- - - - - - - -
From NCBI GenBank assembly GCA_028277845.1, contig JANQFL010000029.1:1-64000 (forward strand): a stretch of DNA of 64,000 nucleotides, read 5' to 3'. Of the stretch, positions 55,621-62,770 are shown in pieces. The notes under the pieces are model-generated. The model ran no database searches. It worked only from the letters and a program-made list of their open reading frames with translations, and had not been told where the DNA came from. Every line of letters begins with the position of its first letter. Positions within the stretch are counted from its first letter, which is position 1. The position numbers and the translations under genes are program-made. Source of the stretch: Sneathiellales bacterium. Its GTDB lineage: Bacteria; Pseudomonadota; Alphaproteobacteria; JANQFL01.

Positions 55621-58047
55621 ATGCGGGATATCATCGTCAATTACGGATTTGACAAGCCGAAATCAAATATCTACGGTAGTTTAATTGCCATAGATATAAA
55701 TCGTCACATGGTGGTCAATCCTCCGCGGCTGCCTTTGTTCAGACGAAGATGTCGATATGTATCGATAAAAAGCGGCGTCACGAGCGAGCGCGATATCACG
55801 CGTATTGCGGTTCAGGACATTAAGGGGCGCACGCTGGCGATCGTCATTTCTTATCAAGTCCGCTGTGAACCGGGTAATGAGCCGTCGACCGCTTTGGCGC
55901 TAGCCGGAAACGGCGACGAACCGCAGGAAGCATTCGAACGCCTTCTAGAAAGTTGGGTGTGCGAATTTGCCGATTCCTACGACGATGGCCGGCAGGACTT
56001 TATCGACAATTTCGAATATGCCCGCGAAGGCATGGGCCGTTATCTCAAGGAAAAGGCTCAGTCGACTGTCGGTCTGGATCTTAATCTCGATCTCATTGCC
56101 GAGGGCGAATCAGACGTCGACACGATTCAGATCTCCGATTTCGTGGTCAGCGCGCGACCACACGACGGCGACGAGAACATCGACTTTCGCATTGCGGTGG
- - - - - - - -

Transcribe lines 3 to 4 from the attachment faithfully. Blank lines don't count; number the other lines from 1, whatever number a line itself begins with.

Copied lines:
55621 ATGCGGGATATCATCGTCAATTACGGATTTGACAAGCCGAAATCAAATATCTACGGTAGTTTAATTGCCATAGATATAAA
55701 TCGTCACATGGTGGTCAATCCTCCGCGGCTGCCTTTGTTCAGACGAAGATGTCGATATGTATCGATAAAAAGCGGCGTCACGAGCGAGCGCGATATCACG